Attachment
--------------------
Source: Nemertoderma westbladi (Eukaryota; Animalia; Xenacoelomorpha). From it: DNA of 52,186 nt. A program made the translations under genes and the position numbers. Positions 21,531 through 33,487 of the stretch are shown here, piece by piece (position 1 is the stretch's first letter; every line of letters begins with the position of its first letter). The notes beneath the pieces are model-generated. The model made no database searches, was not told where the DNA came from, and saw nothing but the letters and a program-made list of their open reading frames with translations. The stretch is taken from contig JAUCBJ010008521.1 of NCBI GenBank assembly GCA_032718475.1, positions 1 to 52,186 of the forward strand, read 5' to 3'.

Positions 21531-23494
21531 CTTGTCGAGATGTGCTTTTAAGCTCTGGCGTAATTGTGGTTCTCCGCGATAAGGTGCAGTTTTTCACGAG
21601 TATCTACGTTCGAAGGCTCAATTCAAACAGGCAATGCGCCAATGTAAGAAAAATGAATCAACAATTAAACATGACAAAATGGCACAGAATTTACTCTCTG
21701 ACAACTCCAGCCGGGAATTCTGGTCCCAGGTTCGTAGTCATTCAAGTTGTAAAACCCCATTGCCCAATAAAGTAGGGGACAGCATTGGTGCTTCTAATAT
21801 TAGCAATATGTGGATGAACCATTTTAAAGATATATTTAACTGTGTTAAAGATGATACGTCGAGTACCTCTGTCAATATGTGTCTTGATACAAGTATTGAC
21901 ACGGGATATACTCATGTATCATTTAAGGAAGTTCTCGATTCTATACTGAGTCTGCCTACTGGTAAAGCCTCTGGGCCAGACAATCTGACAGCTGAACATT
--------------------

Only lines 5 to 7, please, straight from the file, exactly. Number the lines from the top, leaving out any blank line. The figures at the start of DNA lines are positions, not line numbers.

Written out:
21701 ACAACTCCAGCCGGGAATTCTGGTCCCAGGTTCGTAGTCATTCAAGTTGTAAAACCCCATTGCCCAATAAAGTAGGGGACAGCATTGGTGCTTCTAATAT
21801 TAGCAATATGTGGATGAACCATTTTAAAGATATATTTAACTGTGTTAAAGATGATACGTCGAGTACCTCTGTCAATATGTGTCTTGATACAAGTATTGAC
21901 ACGGGATATACTCATGTATCATTTAAGGAAGTTCTCGATTCTATACTGAGTCTGCCTACTGGTAAAGCCTCTGGGCCAGACAATCTGACAGCTGAACATT